Home Trade industry Japanese factory output in April slumps in sign of pressure on economy

Japanese factory output in April slumps in sign of pressure on economy

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A worker rides a bicycle near a factory at the Keihin Industrial Zone in Kawasaki, Japan February 28, 2017. REUTERS/Issei Kato

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  • April production fell 1.3% m/m, much weaker than expected
  • Manufacturers see production increase in May and June
  • Retail sales rise more than expected in April

TOKYO, May 31 (Reuters) – Japanese factories recorded a sharp drop in output in April as COVID-19 lockdowns in China and wider supply disruptions weighed heavily on manufacturers, darkening the outlook for trade-dependent economy.

Separate data showed retail sales recorded the strongest rise in nearly a year as consumers ramped up spending after the government eased pandemic measures, resisting pressure from price hikes. wider prices that threaten to hurt demand.

Factory output fell 1.3% in April from the previous month, official data showed on Tuesday, on sharp declines in output of items such as electronic parts and production machinery.

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It was the first drop in three months and much smaller than the 0.2% decline economists expected in a Reuters poll.

The data comes a day after Toyota Motor Corp (7203.T) missed its global production target for April as output fell more than 9% year-on-year as lockdowns in China exacerbated a shortage of parts. Read more

The world’s largest automaker by sales had already cut its global production plan for June on Friday and signaled the possibility of lowering its annual production plan by 9.7 million vehicles. Read more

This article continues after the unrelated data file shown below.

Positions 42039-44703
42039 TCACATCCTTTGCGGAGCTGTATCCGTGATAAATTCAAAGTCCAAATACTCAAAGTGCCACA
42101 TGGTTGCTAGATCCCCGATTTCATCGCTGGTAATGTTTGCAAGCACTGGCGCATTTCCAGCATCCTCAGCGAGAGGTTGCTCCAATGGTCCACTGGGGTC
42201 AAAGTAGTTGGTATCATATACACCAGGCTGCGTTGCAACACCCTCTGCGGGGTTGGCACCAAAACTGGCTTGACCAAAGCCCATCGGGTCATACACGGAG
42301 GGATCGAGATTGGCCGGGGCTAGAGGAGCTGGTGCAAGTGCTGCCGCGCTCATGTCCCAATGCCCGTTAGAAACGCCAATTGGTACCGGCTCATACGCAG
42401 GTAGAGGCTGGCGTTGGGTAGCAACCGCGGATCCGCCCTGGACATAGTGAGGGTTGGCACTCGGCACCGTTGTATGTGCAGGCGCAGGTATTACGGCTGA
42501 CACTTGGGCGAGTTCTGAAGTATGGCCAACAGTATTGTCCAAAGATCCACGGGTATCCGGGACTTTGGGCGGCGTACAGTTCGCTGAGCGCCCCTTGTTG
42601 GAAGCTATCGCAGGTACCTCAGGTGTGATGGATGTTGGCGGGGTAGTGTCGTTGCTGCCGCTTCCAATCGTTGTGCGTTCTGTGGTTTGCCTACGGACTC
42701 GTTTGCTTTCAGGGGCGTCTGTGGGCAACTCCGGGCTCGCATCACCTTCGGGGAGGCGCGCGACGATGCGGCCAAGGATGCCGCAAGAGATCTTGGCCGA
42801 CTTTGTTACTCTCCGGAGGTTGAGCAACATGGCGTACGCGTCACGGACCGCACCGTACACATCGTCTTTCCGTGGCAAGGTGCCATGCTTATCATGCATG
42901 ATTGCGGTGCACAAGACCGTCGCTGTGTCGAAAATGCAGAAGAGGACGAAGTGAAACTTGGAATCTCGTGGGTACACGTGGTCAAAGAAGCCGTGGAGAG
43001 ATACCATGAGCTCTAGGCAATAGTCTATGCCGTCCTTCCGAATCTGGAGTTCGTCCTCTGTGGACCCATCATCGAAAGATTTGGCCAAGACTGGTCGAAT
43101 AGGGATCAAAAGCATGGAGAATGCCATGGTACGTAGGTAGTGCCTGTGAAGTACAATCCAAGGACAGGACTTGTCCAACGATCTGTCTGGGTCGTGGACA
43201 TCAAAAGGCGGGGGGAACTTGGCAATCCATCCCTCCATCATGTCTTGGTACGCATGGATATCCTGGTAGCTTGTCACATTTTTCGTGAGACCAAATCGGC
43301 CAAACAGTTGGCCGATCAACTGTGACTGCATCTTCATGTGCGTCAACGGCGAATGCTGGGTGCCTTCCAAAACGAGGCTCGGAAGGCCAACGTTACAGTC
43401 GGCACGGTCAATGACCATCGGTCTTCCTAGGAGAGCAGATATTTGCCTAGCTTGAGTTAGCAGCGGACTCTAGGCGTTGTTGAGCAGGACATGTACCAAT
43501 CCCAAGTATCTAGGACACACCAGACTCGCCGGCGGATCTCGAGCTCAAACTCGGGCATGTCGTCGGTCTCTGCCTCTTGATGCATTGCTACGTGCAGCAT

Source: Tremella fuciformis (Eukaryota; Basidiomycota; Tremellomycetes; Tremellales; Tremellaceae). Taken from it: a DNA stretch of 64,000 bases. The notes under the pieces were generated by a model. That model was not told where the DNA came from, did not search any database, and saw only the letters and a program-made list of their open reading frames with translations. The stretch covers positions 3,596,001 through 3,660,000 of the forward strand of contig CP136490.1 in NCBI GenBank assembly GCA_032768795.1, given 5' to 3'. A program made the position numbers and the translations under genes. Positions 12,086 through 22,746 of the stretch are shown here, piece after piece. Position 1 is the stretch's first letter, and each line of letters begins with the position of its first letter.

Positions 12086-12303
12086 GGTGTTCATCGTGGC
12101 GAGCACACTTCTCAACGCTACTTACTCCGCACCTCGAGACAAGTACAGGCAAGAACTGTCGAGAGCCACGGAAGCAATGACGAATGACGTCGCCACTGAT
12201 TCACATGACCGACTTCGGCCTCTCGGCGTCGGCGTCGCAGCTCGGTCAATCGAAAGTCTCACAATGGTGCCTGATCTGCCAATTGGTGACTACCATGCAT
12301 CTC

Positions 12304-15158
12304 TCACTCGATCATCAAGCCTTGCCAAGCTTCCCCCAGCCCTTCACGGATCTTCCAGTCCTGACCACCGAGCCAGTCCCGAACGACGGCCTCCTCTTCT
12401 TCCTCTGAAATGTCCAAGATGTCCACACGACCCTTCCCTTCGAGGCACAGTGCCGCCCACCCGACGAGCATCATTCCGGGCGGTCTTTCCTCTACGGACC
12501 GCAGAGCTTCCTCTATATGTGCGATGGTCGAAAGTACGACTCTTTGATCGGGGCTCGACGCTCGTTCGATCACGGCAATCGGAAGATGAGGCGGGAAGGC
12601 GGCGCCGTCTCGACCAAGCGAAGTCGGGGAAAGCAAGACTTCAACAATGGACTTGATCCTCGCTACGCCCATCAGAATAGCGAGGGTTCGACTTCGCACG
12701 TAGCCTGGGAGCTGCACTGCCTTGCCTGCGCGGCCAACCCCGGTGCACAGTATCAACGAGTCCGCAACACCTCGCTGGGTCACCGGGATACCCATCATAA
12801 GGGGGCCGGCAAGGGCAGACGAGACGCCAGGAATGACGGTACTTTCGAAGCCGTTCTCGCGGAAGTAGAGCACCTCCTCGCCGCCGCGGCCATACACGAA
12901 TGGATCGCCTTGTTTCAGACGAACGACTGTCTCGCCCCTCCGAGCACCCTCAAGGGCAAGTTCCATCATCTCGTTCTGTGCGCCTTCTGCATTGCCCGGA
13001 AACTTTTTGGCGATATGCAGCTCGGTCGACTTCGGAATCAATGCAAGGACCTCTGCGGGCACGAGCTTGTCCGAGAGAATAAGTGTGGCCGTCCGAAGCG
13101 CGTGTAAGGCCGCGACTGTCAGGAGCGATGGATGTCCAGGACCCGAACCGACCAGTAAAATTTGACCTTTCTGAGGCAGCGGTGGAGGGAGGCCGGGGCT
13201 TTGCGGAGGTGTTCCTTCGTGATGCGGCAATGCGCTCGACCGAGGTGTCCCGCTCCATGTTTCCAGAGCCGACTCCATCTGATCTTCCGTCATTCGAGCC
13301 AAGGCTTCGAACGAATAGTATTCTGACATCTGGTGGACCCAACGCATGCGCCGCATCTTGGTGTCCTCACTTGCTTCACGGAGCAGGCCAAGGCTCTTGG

“Japanese production is expected to continue to stagnate in the near term as global supply chain disruptions continue,” said Kazuma Kishikawa, an economist at the Daiwa Institute of Research.

A full resumption of freight transport from China would likely take time even after Shanghai ends its strict COVID-19 lockdown from Wednesday, Kishikawa said, adding that it would likely weigh on Japanese production.

“Logistics will not be restored overnight,” he added.

As activity in Japan’s service sector recovers as the pandemic subsides, the country’s manufacturing sector has come under pressure from supply disruptions and war-induced rising material prices. from Russia to Ukraine.

RECOVERY OF SERVICES?

Shortages of high-tech chips and parts could hurt consumption and exports of durable goods such as cars due to production disruptions, said Takeshi Minami, chief economist at the Norinchukin Research Institute.

“But services spending is expected to overshadow that, so growth will likely be positive in the second quarter,” Minami said.

He thinks a technical recession, defined as two consecutive quarters of economic contraction, is unlikely.

Analysts expect gross domestic product (GDP) to rise an annualized 4.5% this quarter, with the majority seeing a recovery to pre-pandemic levels, according to a Reuters poll conducted in may. This would follow the decline seen in the first quarter. Read more

“Weak April activity data suggests that the Q2 rebound could disappoint, although it should be noted that it tells us nothing about the recovery of the services sector,” wrote Tom Learmouth, Japanese economist at Capital Economics, in a note.

Manufacturers surveyed by the Ministry of Economy, Trade and Industry (METI) expected production to return to growth in May, gaining 4.8%, followed by an 8. 9% in June.

Learmouth said while such forecasts pointed to a strong rebound this quarter, companies’ production plans were “overly optimistic” even with supply shortages suggesting a decline.

Separate data showed retail sales rose 2.9% in April from a year earlier, marking their biggest gain since May 2021. That was bigger than the market’s median forecast for a rise. by 2.6%.

The government also said an index of consumer confidence rose in May for the second consecutive month, while the unemployment rate edged down to a more than two-year low of 2.5% in April, versus 2.6% the previous month.

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Reporting by Daniel Leussink and Kantaro Komiya; Additional reporting by Yoshifumi Takemoto; Editing by Sam Holmes

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